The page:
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Thread: Queer film, novels, art

  1. #196
    Senior Member Carey's Avatar
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    You must spread some Reputation around before giving it to Carey again.

    Are we twins? The same here for me. All the way. Except for Rome and all that. CMBYN is now a part of me and every boyfriend has to read it. It's glorious torture. And as I've said before, Futile Devices could've been written for the movie. Maybe he wrote it after reading it? Who knows. Probably not but it just WORKS. And I'll be a blubbering mess in the theatre when that song plays
    I guess we are! Yes, Future Devices is perfect. I'll always associate this book with ASF, though, because they both hold the same space in my heart.

    So I assume you two also had a similar experience as Elio?
    I did. Well, my own experience, different setting and different scenarios but their were parts that were almost exactly that way. I was 16 and he was 23 and it was all so perfect and I was just very lucky that my first ever anything was with someone similar to Oliver. Although it lasted off and on a year an a half.
    Sadly no, I never experienced anything like that. My first love's soundtrack was Alanis' Hands Clean, and I was a bit older (18) so...
    Still, when I was 16 I craved for something like that. And, years later, it was shocking to see it written on paper so clearly, in a way that just traced the stories I used to make up in my mind.

    The first gay-themed book I read, back when I was 17, was "The World Of Normal Boys" by KM Soehnlein. I gave it to my first boyfriend and never got it back, so I barely remember how it was and I'l love to read it again, but it's out print. Then I read Maurice, but I disliked it: I wanted the fairytale, not that raw reality. I should read it again, now that I'm older and I've grown to love Forster's work.
    "If neurotic is wanting two mutually exclusive things at one and the same time, then I'm neurotic as hell. I'll be flying back and forth between one mutually exclusive thing and another for the rest of my days."

  2. #197
    Get Out The Dark Adam's Avatar
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    Yes. CMBYN makes 16 year old me so jealous. I often say that I'll never be as sexual as I was then. I wish that the testosterone hit in a man's 20's instead of around 12. ALL I did as a teen was dream of being with another guy ( usually older) and in eastern ky, that wasn't about to happen. Obviously, for various reasons, the adult me is glad that I didn't find a 23 year old to obsess over because I had nowhere near the emotional maturity to process that or to know if I was being taken advantage of in anyway ( worst case scenario, but likely, a nefarious manner). But as much as 16 year old me sees CMBYN as an amazing fantasy, the adult me sees it as a reflection of relationships I've had that were impossible and the beautiful, horrible ache of them.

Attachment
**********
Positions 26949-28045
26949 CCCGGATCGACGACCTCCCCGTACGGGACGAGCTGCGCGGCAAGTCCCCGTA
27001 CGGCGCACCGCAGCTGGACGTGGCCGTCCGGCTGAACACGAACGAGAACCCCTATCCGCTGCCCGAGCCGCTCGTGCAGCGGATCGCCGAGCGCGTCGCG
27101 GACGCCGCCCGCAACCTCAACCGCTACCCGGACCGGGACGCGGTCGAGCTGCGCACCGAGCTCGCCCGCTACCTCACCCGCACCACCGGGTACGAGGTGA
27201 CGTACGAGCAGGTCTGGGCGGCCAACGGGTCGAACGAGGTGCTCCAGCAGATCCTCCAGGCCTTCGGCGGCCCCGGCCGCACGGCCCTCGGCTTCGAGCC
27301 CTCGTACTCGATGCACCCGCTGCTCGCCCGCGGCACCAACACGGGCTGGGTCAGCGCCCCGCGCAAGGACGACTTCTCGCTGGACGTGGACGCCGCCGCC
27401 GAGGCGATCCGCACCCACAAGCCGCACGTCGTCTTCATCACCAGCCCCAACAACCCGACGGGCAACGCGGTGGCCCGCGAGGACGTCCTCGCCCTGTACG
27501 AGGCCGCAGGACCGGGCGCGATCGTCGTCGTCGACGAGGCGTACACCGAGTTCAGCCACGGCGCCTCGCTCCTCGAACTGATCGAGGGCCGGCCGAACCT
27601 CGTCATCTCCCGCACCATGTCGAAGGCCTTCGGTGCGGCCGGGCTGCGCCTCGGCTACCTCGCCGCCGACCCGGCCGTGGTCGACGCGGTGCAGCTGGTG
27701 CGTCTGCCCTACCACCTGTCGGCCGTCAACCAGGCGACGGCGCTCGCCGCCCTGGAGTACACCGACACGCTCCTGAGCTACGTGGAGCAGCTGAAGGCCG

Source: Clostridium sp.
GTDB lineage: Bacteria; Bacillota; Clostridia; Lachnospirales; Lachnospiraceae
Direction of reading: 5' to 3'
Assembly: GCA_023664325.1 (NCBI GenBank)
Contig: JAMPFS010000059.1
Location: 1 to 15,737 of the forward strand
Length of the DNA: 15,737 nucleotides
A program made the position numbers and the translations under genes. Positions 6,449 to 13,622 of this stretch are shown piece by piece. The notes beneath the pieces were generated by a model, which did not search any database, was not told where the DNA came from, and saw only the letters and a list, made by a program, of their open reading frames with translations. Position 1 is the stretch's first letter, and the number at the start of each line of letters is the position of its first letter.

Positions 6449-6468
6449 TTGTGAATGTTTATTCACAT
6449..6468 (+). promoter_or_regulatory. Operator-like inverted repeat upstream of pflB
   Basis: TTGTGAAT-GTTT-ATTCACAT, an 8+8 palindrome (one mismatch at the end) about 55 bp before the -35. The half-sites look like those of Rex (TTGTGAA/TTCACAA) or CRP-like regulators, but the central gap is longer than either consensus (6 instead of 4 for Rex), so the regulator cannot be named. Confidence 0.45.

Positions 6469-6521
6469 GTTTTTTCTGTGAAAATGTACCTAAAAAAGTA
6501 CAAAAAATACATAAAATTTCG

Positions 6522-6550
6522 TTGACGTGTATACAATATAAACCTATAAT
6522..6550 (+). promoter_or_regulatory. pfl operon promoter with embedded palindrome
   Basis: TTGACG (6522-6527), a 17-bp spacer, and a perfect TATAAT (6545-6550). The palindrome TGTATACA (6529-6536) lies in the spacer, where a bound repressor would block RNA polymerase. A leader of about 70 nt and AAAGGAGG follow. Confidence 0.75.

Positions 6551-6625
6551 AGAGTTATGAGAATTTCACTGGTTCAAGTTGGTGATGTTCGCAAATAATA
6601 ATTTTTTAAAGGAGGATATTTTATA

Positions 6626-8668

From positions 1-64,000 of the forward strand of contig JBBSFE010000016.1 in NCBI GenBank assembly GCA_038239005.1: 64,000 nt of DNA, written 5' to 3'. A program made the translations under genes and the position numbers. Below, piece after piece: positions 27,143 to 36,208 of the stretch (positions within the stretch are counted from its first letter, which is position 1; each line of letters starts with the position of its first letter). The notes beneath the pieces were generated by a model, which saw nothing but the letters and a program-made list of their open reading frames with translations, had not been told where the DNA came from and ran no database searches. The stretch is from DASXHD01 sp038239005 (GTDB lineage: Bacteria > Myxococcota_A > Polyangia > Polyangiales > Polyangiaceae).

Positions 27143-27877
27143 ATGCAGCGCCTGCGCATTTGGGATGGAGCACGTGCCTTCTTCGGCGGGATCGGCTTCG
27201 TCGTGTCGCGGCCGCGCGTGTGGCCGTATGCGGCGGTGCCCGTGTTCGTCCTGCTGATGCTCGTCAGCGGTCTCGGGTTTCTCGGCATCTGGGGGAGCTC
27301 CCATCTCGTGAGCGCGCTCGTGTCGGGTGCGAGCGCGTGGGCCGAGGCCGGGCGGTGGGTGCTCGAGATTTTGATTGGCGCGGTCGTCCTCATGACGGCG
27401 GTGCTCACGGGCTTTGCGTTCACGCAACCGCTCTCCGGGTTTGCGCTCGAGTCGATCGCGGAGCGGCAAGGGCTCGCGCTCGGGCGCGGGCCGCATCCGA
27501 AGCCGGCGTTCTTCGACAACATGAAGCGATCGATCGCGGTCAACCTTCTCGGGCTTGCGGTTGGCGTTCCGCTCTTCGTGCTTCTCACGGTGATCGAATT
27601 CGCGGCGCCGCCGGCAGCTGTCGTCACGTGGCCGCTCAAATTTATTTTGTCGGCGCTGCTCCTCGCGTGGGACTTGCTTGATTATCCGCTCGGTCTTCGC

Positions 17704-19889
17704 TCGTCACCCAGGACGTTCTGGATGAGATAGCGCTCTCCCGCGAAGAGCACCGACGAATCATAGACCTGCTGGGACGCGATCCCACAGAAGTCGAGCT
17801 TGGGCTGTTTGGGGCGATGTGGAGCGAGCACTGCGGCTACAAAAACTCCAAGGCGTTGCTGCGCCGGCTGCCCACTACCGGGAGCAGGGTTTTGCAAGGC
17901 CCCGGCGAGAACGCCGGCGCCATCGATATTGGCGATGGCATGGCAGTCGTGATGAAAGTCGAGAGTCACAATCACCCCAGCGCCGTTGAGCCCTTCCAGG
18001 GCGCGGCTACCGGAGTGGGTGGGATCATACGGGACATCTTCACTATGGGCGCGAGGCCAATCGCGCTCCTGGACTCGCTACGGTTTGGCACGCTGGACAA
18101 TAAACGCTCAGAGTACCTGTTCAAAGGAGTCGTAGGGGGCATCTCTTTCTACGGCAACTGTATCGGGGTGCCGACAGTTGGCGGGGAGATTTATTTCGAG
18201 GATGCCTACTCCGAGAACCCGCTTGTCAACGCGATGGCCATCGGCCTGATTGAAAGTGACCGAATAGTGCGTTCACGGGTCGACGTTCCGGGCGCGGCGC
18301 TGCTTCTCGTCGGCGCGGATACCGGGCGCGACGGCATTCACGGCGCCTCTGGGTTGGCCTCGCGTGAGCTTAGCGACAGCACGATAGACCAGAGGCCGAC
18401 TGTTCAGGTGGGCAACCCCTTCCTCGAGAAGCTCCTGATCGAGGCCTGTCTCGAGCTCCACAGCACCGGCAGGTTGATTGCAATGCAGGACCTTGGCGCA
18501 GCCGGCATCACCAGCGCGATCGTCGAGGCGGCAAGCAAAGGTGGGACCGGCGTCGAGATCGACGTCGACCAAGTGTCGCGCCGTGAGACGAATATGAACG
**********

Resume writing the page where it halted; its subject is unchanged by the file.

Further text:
The Landslide Never Brought, Brought Me Down

  3. #198
    Quote Originally Posted by Carey View Post
    The best thing about that book is that it's not an LGBT book, it's a book about time (Aciman is a proustian academic) and about... not love, it doesn't really talk about love. It talks about how absence and distance can magnify your dreams so much that you can project the most intimate core of yourself onto someone else.
    Thank you for this (and for your whole post); that's such a perfect description of the book. Thanks also to everyone who talked about this book; as a result I went out and got it, and finished it a few days ago. I read it in three days. I don't think I've ever had such a visceral reaction to a book. I cried when I finished it as well.

    The first 80 or so pages were torture to read, on a personal level; it really brought me back to being seventeen, and the initial silent shame that came with realizing my homosexuality - the desire for someone that's so strong, you can barely contain it, but can't really explain it either. I'm 26 now, and I've spent so much time living outside of that shadow, having put it behind me, that being reminded of that painful period was really triggering. Once the two characters revealed their feelings for each other, the story got so beautiful, and I continued to see so much of myself in the story - not necessarily in the experiences the characters had, but in everything they felt within those experiences. I feel like I've lived through some version of what they went through.